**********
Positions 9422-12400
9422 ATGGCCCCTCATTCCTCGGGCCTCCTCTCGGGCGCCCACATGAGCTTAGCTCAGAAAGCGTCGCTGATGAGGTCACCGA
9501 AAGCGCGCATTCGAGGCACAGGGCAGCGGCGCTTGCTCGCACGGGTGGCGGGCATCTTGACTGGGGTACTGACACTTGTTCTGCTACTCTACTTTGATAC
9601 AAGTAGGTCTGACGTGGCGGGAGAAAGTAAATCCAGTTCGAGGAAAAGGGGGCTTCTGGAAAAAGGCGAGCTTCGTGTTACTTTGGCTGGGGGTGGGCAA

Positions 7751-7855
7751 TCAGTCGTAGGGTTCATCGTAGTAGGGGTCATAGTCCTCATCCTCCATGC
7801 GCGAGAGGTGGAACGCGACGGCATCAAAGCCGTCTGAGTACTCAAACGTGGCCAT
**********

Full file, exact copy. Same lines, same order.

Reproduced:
Positions 9422-12400
9422 ATGGCCCCTCATTCCTCGGGCCTCCTCTCGGGCGCCCACATGAGCTTAGCTCAGAAAGCGTCGCTGATGAGGTCACCGA
9501 AAGCGCGCATTCGAGGCACAGGGCAGCGGCGCTTGCTCGCACGGGTGGCGGGCATCTTGACTGGGGTACTGACACTTGTTCTGCTACTCTACTTTGATAC
9601 AAGTAGGTCTGACGTGGCGGGAGAAAGTAAATCCAGTTCGAGGAAAAGGGGGCTTCTGGAAAAAGGCGAGCTTCGTGTTACTTTGGCTGGGGGTGGGCAA

Positions 7751-7855
7751 TCAGTCGTAGGGTTCATCGTAGTAGGGGTCATAGTCCTCATCCTCCATGC
7801 GCGAGAGGTGGAACGCGACGGCATCAAAGCCGTCTGAGTACTCAAACGTGGCCAT